• Form W-4, Employee’s Withholding Allowance Certificate
  • Pay business taxes. The form of business determines what taxes must be paid and how to pay them.

Taxpayers interested in starting a business can find information for some industries on the IRS’ Industries/Professions Tax Centers webpage. Each state has additional requirements for starting and operating a business. Prospective business owners should visit their state’s website for info about state requirements.

More information may also be found on the Small Business Administration’s web page 10 Steps to Start Your Business.

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IRS Says it’s Time to Renew Expiring ITINs

IRS Says it’s Time to Renew Expiring ITINs

Time is running out for taxpayers who need to renew an expiring ITIN before next filing season.

In June, the IRS issued a press release reminding taxpayers that failing to renew an expiring ITIN can result in refund delays and ineligibility for some tax credits. While ITINs are only used by taxpayers who can’t get a Social Security Number, the IRS reported “nearly 2 million … are set to expire at the end of 2019.”

In the release, the IRS suggested two factors that could lead to ITIN expiration at the end of this year:  

  1. “Under the Protecting Americans from Tax Hikes (PATH) Act, ITINs that have not been used on a federal return at least once in the last three consecutive years will expire Dec. 31, 2019”
  2. “ITINs with middle digits 83, 84, 85, 86, or 87 that have not already been renewed will also expire at the end of the year”

If either of those circumstances applies to ITIN holders who will need to file a tax year 2019 return, the IRS said they should “complete a Form W-7 and submit all required documentation.” In addition to providing a link to the form instructions, the IRS pointed out that taxpayers can renew ITINs for every member of their family at the same time.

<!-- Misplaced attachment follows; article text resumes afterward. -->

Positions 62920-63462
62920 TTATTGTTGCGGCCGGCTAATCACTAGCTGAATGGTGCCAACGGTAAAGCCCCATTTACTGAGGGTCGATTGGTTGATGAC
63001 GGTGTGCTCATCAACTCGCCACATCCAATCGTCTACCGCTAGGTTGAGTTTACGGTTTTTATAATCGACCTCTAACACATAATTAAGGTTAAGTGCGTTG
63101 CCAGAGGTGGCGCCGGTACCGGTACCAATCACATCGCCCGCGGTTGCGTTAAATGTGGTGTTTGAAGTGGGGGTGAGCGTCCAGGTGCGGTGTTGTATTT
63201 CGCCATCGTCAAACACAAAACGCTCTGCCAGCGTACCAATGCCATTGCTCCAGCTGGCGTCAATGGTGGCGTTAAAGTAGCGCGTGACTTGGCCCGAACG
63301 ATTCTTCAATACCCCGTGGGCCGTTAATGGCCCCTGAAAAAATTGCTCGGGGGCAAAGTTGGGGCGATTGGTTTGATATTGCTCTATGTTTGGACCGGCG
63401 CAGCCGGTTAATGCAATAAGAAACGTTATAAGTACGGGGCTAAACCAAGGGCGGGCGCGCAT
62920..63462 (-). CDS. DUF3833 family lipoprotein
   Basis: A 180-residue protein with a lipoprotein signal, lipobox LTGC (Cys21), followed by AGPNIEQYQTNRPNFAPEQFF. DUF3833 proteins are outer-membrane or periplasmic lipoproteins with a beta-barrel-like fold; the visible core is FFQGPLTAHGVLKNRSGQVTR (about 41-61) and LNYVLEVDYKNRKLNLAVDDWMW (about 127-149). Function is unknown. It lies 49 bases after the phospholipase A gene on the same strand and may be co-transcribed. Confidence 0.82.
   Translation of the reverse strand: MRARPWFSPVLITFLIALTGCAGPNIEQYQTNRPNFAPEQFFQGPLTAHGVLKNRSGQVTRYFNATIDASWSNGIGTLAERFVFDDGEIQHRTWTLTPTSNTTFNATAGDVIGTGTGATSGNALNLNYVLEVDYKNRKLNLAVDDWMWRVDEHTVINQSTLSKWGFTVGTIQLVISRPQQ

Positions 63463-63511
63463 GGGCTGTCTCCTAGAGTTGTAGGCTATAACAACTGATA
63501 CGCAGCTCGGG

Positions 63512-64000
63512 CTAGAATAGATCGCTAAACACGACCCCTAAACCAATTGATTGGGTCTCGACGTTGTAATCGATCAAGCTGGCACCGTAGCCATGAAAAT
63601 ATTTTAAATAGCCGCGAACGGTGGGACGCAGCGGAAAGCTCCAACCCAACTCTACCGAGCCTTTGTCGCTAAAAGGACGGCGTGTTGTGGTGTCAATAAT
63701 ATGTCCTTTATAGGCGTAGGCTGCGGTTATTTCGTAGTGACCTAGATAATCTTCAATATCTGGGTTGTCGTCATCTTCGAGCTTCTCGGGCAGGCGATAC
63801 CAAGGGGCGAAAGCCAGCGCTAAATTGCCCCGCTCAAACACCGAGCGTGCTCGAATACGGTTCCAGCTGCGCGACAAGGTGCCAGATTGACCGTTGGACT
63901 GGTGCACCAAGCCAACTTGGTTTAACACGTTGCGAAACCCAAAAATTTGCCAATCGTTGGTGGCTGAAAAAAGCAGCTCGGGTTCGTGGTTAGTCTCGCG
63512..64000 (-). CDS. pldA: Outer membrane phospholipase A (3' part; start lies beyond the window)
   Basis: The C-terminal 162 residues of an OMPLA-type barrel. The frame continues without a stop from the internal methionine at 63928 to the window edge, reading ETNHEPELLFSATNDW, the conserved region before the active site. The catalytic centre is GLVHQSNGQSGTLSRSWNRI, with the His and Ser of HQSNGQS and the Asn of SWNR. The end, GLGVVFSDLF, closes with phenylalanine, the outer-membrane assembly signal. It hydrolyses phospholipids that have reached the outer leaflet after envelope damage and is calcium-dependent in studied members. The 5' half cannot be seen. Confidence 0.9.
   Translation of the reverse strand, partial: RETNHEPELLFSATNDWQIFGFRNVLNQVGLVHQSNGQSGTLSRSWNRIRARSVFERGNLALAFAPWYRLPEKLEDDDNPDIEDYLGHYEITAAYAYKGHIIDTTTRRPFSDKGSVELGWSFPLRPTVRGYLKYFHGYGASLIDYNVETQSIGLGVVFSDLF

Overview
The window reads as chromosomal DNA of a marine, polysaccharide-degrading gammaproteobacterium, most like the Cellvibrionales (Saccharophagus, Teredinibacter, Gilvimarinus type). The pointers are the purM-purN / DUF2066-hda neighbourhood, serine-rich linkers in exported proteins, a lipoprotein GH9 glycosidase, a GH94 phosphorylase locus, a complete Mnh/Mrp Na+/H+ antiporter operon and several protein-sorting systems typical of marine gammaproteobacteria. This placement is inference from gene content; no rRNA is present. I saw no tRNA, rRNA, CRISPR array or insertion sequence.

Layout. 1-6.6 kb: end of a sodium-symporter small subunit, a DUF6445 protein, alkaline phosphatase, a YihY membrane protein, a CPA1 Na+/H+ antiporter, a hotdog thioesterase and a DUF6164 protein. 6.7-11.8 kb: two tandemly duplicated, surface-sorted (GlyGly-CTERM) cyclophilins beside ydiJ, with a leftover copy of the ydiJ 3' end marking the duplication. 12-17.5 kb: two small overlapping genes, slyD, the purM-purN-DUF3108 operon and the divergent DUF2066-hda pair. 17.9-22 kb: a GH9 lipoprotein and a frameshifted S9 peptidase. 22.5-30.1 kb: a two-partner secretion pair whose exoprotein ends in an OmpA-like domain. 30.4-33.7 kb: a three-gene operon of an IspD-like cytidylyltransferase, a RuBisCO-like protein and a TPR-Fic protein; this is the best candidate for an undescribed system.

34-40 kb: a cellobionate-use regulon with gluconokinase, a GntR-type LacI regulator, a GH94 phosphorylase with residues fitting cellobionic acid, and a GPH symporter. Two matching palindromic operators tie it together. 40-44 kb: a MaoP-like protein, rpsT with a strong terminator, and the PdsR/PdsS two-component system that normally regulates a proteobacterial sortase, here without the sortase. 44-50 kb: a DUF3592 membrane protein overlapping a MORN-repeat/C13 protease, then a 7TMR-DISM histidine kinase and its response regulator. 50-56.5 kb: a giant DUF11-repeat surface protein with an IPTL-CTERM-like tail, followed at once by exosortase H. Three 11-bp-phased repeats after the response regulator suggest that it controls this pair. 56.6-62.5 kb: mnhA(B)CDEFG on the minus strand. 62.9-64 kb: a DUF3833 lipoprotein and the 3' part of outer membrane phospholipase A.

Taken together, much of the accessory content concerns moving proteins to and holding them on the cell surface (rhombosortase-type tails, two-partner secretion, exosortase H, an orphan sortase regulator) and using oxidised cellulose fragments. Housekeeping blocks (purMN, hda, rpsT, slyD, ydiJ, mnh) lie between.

To help taxpayers avoid problems when renewing their ITIN, the IRS put together a list of common errors. Here are the regular offenders:

  • “Mailing identification documentation without a Form W-7”
  • “Missing information on the Form W-7”
  • “Insufficient supporting documentation, such as U.S. residency documentation or official documentation to support name changes”

ITIN holders need to have proof of U.S. residency for any dependents “from a country other than Canada or Mexico, or dependents from U.S. military personnel overseas” that they want to claim on their return. If the dependents’ passports are not stamped with the date of entry, then the ITIN applicants will have to supply other information, like medical and school records.

According to the IRS, affected taxpayers should have already started receiving CP48 Notices. If any of your clients are ITIN holders, now is as good a time as any to prepare for renewal questions. For more information, visit the “Individual Taxpayer Identification Number” page on IRS.gov. The IRS also offers videos explaining ITINs in English and Spanish.

Sources: IR-2019-118, “Individual Taxpayer Identification Number”